No Tricks or Treats

Review of TrickOrTreat on XBLIG: Pass
This Breakout game offers power-ups and a two player cooperative mode, but brings very little new to the genre.

Breakout is a difficult genre to expand upon. The basic concept is simple with plenty of room for new mechanics, but it’s important to get the gameplay and pacing right. Trick Or Treat offers power-ups and a slightly different take on the standard Breakout mechanics, and it does so with a bright, circus-like candy theme. The ball is now a peppermint, and bricks are various types of chocolate bars and hard candy. However, the speed was too quick and loose for my taste, and with a few minor gameplay issues, it didn’t Breakout from the pack.

Trick Or Treat does get a few things right, though. Cooperative mode allows two players to play through the game, each with their own paddle. It seems useful for tackling harder levels, since this effectively doubles the chances of hitting the ball as well as the number of starting lives. There are “tricks” and “treats” hidden in the bricks that slow the paddle to a crawl, increase the paddle’s speed, and shake down random bricks—enough to add some variety, but nothing groundbreaking if you’ve played other games in the genre. The paddle also moves vertically within a certain range, but I found it less confusing to stick to the familiar horizontal movement.

Game mechanics add a few new twists to the familiar standards, although I’m not sure whether I like them or not. Most bricks don’t break immediately; rather, they seem to be “tagged” whenever the ball touches them. Bricks only need to be “tagged” to clear a level, but they can be broken as well. I can’t tell if this takes a certain number of hits, or if there’s a particular game mechanic that triggers it. I occasionally found it frustrating, as “tagged” bricks end up being obstacles on some levels.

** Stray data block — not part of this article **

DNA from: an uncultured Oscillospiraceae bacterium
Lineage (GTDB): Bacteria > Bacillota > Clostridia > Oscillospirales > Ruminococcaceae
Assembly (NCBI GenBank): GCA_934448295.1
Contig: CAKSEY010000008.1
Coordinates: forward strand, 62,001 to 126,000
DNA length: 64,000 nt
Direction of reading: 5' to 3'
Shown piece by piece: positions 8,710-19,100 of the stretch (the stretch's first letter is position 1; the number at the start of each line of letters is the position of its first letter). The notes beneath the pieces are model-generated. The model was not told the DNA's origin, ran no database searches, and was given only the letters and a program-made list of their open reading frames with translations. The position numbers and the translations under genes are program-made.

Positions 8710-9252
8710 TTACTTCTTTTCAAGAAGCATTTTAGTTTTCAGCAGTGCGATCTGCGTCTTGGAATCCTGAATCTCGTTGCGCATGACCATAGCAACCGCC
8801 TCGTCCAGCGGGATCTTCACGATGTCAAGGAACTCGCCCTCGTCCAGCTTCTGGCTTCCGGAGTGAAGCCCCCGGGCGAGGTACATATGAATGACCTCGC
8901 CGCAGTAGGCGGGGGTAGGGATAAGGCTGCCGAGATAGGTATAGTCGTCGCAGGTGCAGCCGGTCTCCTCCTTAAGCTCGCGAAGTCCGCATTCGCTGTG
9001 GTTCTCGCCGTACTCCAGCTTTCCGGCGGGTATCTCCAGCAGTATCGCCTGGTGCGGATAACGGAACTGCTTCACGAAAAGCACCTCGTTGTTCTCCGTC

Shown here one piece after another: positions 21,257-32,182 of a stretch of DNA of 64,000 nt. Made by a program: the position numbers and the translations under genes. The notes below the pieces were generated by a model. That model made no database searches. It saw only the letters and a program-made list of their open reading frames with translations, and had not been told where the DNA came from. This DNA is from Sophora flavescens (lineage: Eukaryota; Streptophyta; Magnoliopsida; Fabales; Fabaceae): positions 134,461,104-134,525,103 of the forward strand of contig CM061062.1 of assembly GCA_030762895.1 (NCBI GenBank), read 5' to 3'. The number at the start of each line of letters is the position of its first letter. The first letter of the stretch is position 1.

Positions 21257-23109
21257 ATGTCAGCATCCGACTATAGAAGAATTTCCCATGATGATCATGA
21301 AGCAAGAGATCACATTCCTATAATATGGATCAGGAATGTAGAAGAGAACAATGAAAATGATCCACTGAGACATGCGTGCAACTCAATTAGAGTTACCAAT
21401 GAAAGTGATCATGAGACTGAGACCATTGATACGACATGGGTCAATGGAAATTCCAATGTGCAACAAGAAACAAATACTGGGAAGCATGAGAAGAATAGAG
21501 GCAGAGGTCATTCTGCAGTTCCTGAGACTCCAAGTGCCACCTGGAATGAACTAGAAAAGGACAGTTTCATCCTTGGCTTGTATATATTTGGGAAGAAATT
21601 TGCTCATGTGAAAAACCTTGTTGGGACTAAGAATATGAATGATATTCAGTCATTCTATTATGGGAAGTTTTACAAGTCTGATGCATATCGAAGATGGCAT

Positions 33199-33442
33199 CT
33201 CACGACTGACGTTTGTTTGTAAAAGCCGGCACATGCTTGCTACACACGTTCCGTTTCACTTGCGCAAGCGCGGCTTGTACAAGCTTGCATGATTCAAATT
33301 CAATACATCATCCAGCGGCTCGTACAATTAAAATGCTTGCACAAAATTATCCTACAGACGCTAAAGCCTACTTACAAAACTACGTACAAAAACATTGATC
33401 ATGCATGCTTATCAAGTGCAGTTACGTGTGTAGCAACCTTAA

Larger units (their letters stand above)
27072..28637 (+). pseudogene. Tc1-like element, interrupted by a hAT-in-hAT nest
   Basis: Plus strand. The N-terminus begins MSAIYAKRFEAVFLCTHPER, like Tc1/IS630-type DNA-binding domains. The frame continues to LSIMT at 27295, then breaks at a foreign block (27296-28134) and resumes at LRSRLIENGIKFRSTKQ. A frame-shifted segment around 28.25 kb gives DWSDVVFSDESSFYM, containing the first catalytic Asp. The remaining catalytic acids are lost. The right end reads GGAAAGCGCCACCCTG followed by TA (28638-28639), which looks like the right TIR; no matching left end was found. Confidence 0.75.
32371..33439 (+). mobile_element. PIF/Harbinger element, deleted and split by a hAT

My main gripe is with difficulty and pacing. The ball accelerates rapidly, and many levels don’t leave much of a margin between the paddle and the bricks. It doesn’t help that bricks stick around. All it took was a couple of stray shots to send the ball flying out of reach.  While the game does offer plenty of 1-ups in its shower of “treats” (at least one or two every level), the levels get tricky rather quickly. There is a difficulty setting which slightly increases the length of the paddle, but it didn’t help me much. I get stuck about 4 to 5 levels into the game, and the game features no level select or continue option. I suspect that the game is really balanced for multiplayer co-op.

To make matters worse, the game doesn’t account for title safe area. Considering much of the action in Breakout is occurring on the margins of the screen (the paddle at the bottom, and the empty space along the left and right side of most levels), this severely increases the difficulty depending on your TV. I’ve tried the game on two TVs—on a newer flat screen, it was playable with only a small portion of the action going off-screen, but on an older TV it was almost a guessing game.

I give Trick Or Treat a Pass. Like most Breakout games, you won’t find anything here if you’re not already a fan of the genre. If you are, it’s a decent Breakout clone and the cooperative mode might be worth a look if multiplayer is your thing. Otherwise, there are more polished examples of the genre on XBLIG.

A copy of Trick Or Treat was provided to GameMarx for this review by the developer.


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